help analysts interpret the model over speci�c sets of instances.
This kind of activity is crucial in situations in which assessing
the semantic validity of a model is a strong requirement. In some
domains where human trust in the model is an important aspect
(e.g., healthcare, justice, security), verifying the model exclusively
through the lens of statistical accuracy is often not su�cient [4, 6, 8,
15, 16, 24]. This need is exempli�ed by the following quote coming
from the recent DARPA XAI program: “the e�ectiveness of these
systems is limited by the machines current inability to explain their
decisions and actions to human users [. . . ] it is essential to understand,
appropriately trust, and e�ectively manage an emerging generation
of arti�cially intelligent machine partners" .
Furthermore, being able to inspect a model and observe its de-
cisions over a data set has the potential to help analysts better
understand the data and ultimately the phenomenon it describes.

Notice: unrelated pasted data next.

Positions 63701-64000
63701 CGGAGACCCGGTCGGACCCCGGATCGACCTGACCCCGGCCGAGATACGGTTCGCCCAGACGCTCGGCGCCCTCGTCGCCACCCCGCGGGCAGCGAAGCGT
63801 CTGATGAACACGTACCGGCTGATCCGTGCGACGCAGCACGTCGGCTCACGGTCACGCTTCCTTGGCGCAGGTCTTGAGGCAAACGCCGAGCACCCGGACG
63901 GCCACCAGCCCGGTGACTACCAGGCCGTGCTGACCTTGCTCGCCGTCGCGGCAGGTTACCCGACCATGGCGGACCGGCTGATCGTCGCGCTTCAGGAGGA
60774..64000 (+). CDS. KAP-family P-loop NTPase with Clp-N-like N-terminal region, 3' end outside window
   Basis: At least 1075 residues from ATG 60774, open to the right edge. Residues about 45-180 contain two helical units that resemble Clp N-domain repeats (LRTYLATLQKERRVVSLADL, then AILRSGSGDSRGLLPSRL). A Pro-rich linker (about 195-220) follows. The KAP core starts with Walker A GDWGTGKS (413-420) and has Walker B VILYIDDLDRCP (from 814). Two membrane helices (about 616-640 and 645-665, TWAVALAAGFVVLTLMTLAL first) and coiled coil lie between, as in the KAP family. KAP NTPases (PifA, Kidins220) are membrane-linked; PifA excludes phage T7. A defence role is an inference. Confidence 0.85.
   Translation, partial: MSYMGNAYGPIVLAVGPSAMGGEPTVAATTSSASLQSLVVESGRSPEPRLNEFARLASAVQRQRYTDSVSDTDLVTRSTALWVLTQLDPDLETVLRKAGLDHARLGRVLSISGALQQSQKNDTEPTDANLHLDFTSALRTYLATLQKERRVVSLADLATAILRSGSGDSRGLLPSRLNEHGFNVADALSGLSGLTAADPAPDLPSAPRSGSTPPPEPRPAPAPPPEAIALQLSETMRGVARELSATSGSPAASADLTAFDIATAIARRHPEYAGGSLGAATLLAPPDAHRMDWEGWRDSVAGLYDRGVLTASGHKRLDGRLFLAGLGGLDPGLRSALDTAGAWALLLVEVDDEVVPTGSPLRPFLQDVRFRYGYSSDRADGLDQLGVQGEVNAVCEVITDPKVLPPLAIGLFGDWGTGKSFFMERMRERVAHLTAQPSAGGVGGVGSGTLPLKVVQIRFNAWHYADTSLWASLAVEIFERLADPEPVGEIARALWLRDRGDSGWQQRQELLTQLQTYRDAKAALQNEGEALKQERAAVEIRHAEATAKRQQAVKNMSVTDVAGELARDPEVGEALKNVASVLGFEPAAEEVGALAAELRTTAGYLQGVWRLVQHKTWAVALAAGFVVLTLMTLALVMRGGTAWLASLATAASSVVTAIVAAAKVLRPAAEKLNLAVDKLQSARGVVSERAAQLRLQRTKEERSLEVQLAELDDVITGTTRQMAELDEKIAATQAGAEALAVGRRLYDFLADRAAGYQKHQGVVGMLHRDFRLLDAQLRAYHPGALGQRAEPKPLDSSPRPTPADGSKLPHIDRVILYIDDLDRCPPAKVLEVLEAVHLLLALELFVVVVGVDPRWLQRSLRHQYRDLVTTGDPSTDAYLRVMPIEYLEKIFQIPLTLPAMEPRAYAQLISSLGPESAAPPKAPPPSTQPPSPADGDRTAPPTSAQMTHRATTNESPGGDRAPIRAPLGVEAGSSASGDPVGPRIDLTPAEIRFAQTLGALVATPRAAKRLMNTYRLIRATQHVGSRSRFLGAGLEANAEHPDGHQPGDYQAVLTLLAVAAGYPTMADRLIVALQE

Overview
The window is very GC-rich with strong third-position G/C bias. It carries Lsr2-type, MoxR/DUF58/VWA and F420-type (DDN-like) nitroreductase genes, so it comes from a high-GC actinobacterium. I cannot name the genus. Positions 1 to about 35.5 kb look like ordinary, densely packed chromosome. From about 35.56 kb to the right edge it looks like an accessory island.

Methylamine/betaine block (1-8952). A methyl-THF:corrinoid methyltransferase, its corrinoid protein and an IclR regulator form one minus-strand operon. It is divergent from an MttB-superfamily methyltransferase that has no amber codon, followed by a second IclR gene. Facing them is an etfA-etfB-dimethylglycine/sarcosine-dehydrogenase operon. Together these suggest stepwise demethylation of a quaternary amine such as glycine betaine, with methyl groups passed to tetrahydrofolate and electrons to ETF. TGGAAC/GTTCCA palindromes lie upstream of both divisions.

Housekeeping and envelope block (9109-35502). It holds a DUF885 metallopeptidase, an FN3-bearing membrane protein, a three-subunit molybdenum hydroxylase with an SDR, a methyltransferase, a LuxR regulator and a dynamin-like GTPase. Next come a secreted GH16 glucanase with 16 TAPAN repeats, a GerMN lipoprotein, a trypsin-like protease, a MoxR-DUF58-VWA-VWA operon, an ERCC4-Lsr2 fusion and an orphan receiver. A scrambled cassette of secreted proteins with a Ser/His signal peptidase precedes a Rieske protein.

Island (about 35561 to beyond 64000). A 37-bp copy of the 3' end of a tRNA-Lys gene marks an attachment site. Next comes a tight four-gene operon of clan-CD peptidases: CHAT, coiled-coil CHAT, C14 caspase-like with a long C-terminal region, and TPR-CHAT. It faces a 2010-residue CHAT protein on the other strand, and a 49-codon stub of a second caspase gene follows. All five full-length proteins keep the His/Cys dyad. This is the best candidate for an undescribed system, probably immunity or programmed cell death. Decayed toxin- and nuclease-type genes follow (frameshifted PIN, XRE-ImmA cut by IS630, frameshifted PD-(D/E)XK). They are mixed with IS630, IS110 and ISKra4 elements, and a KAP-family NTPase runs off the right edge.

Unfortunately, the existing statistical procedures used for model
validation do not communicate this type of information and no
established methodology exists.
In practice, this problem is often addressed using one or more of
the following strategies: (1) build a more interpretable model in the
�rst place even if it reduces performance (typically decision trees
or logistic regression); (2) calculate the importance of the features
used by a model to get a sense of how it makes decisions; (3) verify
how the model behaves (that is, what output it generates) when
fed with a known set of relevant cases one wants to test.
All of these solutions however have major shortcomings. Build-
ing more interpretable models is often not possible unless one is
ready to accept relevant reductions in model performance. Further-
more, and probably less obvious, many models that are considered
interpretable can still generate complicated structures that are by
no means easy to inspect and interpret by a human being (e.g.,
decision trees with a large set of nodes) . Methods that rely on
calculation of feature importance, e.g., weights of a linear classi�er,
report only on the global importance of the features and does not